In America, weekends have become somehow busier than weekdays. We cram a whole
week’s worth of errands into Saturday and then spend Sunday “relaxing” by shopping at the mall, often close to where we were the day before. In order to supply this demand, more of us are working on weekends. The result is that by the end of the weekend, we wonder where our time went and we return to our jobs Monday morning without feeling rested or rejuvenated.
We need a weekend after our weekend. One solution is to relax and have a leisurely pace on weekends. A novel thought, I know, but it seems that for more and more of us, weekends feel a lot like work.
Every trip needs some downtime. The breakneck speed of darting between cities and sites can take its toll, and travel can begin to feel like work. If the weather is pleasant, one of the best things you can do to relax and catch your breath is head to a park. With the quiet atmosphere and absence of shops, museums, traffic and restaurants that would otherwise distract, the mind slows down and so does the pace of the day, allowing you to take in all you have seen and done and enjoy it that much more. On Sundays, much of Spain turns to a ghost town as shops are closed and their employees are spending time with their families. As a visitor, this is the perfect opportunity to do as the locals do and take it outside. Parque Maria Luisa is Sevilla’s central park. The park dates to 1893 when royal gardens were donated to the city of Sevilla to be used as a public park. Many of the buildings in the park are from 1929, when much of the Ibero-American Exposition was held in there.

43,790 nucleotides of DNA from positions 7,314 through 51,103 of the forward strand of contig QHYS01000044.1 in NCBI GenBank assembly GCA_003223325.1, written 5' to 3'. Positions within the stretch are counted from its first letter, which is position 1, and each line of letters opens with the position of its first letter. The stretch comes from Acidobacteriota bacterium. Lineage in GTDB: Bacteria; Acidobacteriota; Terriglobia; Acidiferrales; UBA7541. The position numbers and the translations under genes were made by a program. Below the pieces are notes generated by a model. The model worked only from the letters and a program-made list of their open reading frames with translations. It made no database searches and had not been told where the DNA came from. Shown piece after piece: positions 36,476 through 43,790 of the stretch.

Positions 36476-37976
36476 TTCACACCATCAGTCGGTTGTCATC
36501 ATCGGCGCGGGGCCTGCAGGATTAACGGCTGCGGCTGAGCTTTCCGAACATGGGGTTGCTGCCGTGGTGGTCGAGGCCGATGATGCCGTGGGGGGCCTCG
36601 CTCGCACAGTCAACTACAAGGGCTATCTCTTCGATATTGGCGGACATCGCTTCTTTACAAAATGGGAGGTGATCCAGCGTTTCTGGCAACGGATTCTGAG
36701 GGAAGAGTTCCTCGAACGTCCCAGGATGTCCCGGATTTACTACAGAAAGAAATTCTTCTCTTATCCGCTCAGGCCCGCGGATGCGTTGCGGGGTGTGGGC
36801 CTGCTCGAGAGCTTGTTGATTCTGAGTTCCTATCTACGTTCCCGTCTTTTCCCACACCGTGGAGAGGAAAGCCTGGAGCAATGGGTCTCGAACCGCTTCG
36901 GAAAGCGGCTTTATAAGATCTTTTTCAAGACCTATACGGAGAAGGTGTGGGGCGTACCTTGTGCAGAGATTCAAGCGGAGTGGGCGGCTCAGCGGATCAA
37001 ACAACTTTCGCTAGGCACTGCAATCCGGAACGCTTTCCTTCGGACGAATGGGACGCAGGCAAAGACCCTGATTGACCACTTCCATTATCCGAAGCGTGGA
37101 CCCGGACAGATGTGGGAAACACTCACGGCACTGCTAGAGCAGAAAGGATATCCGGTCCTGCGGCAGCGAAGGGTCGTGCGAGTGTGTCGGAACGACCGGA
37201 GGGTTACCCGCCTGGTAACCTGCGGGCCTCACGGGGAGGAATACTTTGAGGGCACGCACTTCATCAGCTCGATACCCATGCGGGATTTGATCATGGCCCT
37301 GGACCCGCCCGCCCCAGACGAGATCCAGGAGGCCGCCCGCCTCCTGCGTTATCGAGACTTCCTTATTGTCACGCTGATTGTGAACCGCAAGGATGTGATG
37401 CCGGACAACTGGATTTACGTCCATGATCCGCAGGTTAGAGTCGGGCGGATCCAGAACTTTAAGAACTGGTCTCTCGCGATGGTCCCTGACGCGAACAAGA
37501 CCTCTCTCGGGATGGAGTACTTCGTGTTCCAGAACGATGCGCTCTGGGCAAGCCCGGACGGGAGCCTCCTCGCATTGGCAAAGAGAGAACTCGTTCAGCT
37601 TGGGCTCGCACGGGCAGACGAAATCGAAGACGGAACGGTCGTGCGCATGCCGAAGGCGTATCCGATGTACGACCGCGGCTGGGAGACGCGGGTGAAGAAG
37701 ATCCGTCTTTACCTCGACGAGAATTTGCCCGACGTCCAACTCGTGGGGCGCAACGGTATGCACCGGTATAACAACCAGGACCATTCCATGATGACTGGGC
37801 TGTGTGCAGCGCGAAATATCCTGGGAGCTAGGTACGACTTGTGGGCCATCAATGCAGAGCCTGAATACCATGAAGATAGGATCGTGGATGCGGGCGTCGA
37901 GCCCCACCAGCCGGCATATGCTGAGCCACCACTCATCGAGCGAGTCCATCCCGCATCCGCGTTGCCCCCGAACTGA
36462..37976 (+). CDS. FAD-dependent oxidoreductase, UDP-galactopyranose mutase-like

The park is filled with gardens, paths, fountains, benches and most importantly, shade. Spain is hot, and the sun is somehow hotter here. The shade makes the park popular among walkers, joggers, families and, well, everybody. Grab some picnic food from any bakery or grocery that you see, plenty of water (did I mention Spain is hot?), a book or a game and head to the park. After a walk around, find a shady tree and have your lunch, then start reading your book and promptly fall asleep. No worries-the park is safe and you are tired. When you wake up, consider renting one of those bike-cars you see everyone on. They are 8 euro for 30 minutes, which is just long enough. The park seems smaller when you are whizzing through it on your bike-car. After an afternoon at the park, you will be well-rested and recharged and ready to enjoy and appreciate every minute of your trip.
There are a few concession stands in the park, but selection is limited and pricey. Best to bring your own fare. And don’t forget the water.